To Take A Stand

Aye, that is the question. The extended enhanced community quarantine (ECQ) for Luzon will end in 10 days, by the end of April. The President and the Inter-Agency Task Force (IATF) on Emerging Infectious Diseases are between a rock and a hard place; between saving lives at the expense of saving the economy and between saving the economy at the expense of saving lives.

Which comes first? That’s really a tough question as lives and the economy are intertwined. They matter dearly to all of us. Will the ECQ be lifted even on a selective or partial basis after April 30, or will the ECQ be extended again under more stringent conditions? We’ve seen how the national government has been struggling to provide timely information and guidance, and push down funding and resources on time. But they’re encountering inefficiencies; there’s a lack of synchronicity at the local level; and a disturbing state of non-compliance of quarantine guidelines in various communities.

We’re fighting an unseen biological enemy that we don’t know much of. What we know about it today is much different from what we knew in March. We continually discover new things about it but doubt if the scientific community has reached that point where there’s enough data to peer into the very essence of COVID-19 in order to devise a strategy to kill the virus that causes the disease. COVID-19’s defeat must be total, delivered by scientific means, not through political interventions. The virus is still very much in control of the situation and the timeline.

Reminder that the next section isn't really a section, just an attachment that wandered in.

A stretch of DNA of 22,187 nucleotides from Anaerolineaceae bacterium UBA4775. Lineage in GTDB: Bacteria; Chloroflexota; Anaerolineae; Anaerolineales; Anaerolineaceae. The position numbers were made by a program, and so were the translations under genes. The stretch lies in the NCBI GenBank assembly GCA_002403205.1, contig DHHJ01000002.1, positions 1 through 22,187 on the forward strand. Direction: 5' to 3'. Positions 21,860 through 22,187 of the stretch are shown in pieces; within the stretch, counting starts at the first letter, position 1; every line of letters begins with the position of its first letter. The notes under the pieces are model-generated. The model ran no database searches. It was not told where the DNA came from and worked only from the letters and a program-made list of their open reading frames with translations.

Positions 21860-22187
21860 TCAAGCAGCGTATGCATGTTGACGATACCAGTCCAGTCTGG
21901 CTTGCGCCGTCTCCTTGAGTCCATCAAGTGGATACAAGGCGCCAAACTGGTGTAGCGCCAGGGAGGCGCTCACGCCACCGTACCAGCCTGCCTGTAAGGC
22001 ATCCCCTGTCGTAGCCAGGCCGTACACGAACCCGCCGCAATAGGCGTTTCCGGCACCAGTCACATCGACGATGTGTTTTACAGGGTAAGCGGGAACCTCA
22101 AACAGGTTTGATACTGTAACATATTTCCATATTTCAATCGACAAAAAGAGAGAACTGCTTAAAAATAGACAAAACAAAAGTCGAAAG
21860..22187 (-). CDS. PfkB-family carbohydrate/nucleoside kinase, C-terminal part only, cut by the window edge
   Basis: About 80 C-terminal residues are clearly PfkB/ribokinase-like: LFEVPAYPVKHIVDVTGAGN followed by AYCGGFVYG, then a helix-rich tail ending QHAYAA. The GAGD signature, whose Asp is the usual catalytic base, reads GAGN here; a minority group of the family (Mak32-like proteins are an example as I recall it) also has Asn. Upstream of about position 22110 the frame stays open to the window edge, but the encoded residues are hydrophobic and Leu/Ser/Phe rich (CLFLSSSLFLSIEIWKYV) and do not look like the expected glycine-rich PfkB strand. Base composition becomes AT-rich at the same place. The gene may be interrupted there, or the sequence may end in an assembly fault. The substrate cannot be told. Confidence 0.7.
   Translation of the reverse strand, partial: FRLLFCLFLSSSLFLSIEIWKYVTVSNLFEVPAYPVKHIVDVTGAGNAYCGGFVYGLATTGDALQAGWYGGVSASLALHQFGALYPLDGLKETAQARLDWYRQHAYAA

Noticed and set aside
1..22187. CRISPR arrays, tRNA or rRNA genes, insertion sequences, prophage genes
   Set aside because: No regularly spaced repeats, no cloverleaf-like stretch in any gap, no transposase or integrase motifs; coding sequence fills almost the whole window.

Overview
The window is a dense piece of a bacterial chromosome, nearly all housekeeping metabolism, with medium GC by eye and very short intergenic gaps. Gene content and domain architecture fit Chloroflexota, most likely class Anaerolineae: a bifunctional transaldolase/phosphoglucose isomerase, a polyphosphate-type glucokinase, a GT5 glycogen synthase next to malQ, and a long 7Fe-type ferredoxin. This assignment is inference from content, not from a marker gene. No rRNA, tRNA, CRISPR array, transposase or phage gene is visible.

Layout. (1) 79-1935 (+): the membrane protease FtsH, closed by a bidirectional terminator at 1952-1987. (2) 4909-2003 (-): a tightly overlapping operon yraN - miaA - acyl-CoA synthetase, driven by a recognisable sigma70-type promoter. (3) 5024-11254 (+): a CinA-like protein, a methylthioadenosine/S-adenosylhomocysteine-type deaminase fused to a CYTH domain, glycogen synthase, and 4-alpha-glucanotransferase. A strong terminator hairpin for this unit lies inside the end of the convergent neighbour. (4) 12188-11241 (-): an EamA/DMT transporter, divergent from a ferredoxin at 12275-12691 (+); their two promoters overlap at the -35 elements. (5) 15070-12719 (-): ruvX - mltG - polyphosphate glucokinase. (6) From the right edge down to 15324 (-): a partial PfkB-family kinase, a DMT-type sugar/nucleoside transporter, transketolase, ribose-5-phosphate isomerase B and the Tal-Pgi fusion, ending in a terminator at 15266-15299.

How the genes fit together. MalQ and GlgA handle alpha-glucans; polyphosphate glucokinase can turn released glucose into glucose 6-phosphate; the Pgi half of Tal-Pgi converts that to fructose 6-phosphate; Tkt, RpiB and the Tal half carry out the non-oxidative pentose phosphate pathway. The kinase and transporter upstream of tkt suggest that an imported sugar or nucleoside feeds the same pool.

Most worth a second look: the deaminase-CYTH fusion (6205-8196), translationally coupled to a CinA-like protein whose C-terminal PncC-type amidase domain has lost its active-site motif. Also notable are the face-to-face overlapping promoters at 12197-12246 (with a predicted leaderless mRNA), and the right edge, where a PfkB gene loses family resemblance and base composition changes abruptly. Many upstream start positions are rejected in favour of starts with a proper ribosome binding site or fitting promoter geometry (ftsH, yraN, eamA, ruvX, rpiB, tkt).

We’re running blind. We don’t have the antibodies nor the vaccine. We can’t fight a war that way. The commonsensical thing to do is to hunker down and wait until we find our bearings. Since the virus is still very much in control it would be foolish and fatal to underestimate it while overestimating our capacity and ability to fight it. How much do we really know about this virus? I’ve come across reports that it has mutated and keeps mutating; that patients who’ve recovered contracted it again — the same virus or a mutated version?

Early on we were told that the virus had a preferential option for the senior sector of the population. But now we know that anyone with preconditions and a low immune system, young and old, are vulnerable. We keep getting conflicting reports whether the virus is airborne or not; whether social distancing should be three feet or 13 feet away; whether to use face masks or not; what kind of masks to use; when to be intubated or use ventilators or respirators; when and where to get tested. Situation’s fluid.

It has brought the entire world to a standstill. Every nation around the globe has been afflicted by the virus. Planet Earth’s on lockdown, affecting the global economy, straining financial systems. It has shut down commercial and industrial activity. Only essential services are allowed to sustain life. Schools, factories, malls, churches, travel, tourism, transportation are now silent.

People are locked in their dwellings, like caged animals in a zoo. Hospitals are overwhelmed. Frontliners – doctors, nurses, hospital staff, policemen – are falling fast to the virus.